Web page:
Paediatric virtual wards - position statement

Paediatric virtual wards can enable children with a range of acute health needs to be cared for at home, in a more familiar and comfortable environment. This could be particularly valuable for children with ongoing health needs or high care demand who may otherwise be in and out of hospital. There is also some emerging evidence that virtual ward programmes can reduce the length of stay and likelihood of readmission. This position statement summarises our position on this.
Last modified
16 October 2023


Child health teams have already led the way in ‘hospital at home initiatives’ and we welcome NHS England’s focus on supporting systems to develop safe and effective paediatric virtual ward programmes.

However, it is important to recognise that virtual wards also require sufficient investment and workforce capacity to deliver high quality care for children, and they should be seen as a way to build system resilience to safely support the rising demand for acute paediatric care, and not as a way to reduce bed numbers or investment in children’s health services.;

While the principle may be sound, systems must consider the distinct needs of children and young people when planning and delivering paediatric virtual wards if they are to be effective. At a minimum, systems must ensure they have robust processes and workforce to recognise and manage deterioration, must invest in age-appropriate equipment and technology, and ensure inclusion/exclusion criteria take safeguarding considerations, the home environment and health inequalities into account.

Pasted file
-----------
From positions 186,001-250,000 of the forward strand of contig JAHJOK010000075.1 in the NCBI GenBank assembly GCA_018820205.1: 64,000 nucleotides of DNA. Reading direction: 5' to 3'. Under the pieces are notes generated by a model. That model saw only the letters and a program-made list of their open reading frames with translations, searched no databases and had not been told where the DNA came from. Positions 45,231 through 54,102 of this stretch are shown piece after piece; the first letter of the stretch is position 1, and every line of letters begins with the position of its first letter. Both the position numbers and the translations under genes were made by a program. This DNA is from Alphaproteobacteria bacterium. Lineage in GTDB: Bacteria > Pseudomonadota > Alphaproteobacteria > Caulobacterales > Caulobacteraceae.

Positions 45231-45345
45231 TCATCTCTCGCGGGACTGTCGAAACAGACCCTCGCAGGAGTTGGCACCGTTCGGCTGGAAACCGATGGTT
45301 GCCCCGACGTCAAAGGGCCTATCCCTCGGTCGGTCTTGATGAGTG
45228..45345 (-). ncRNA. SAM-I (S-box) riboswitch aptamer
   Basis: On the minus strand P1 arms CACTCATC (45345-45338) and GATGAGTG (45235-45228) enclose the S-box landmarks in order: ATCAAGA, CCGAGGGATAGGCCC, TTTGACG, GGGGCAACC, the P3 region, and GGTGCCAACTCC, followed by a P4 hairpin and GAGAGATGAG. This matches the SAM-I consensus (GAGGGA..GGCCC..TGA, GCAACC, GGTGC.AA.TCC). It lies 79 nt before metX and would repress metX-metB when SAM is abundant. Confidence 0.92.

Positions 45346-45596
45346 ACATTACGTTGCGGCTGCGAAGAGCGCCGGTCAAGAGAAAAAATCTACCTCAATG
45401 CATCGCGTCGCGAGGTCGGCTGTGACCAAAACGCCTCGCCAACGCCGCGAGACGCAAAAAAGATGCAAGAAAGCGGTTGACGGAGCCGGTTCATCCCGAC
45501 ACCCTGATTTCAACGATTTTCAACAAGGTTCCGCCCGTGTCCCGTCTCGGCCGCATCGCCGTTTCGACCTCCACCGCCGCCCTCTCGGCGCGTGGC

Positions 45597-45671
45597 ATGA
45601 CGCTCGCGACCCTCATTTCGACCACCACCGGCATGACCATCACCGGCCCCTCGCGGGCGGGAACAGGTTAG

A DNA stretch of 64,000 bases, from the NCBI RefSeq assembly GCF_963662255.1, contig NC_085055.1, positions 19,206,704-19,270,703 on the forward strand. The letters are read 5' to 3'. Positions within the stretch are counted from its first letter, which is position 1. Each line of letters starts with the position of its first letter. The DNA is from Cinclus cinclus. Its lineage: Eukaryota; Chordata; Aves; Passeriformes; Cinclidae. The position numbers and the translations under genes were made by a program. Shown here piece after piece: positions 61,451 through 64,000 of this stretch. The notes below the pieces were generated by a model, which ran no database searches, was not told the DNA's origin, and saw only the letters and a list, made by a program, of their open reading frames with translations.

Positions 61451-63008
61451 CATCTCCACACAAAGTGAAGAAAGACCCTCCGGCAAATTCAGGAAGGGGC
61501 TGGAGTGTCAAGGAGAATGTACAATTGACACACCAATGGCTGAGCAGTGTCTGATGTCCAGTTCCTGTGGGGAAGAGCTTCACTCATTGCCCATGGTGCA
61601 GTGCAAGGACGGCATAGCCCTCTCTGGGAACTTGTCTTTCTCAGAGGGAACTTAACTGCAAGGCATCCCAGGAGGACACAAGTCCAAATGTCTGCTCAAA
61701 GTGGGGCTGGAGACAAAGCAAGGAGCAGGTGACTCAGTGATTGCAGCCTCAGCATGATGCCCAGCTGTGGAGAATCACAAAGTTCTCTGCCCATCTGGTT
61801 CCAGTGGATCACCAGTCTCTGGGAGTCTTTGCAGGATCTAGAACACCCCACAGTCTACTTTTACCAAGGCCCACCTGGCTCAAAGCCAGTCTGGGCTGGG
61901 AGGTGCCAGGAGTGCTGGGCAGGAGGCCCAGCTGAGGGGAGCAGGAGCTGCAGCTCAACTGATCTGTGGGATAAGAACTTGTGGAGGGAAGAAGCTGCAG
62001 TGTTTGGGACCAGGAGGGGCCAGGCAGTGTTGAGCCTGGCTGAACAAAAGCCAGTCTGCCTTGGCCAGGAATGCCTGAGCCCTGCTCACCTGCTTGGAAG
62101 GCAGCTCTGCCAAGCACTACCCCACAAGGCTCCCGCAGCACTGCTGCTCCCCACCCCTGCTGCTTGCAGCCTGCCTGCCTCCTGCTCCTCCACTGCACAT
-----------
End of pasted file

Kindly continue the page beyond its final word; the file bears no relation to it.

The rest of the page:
Expanding virtual wards is a priority area for NHS England, and the Urgent and Emergency Care delivery plan (PDF) identified virtual wards as one of the key interventions in to reduce pressure on hospital-based care. NHSE have committed to significantly expanding virtual ward capacity across the country, growing to 10,000 virtual ward beds by this Autumn, with the aim of caring for 50,000 patients a month in the next few years.

Around 170,000 patients have been treated on virtual wards so far, of which around 4% or 7,000 were children. While children currently make up a small proportion of virtual ward patients, this has been steadily increasing and around half of Integrated Care Boards now have virtual ward patients who are aged between 0-15 years. Delivering paediatric virtual wards is one of the two priorities for NHS England’s virtual ward programme this year, alongside virtual wards for heart failure, and NHSE are developing guidance and offering support to Integrated Care Boards to expand their paediatric virtual ward offer.

As a result of this increased focus, RCPCH is increasingly asked for the College’s position on paediatric virtual wards by government and NHSE officials and by College members. Virtual wards are one of the few areas of health service development where there is a specific focus on children, and it is crucial that the delivery of this model of care works well for children and the child health workforce. We have therefore outlined our position below.

What is a virtual ward?  

Virtual wards, which include ‘hospital at home’ initiatives, are an alternative to hospital-based NHS care. Virtual wards combine face-to-face clinical provision with technology and remote monitoring, to enable high quality treatment, diagnosis and monitoring to be delivered in patients’ homes.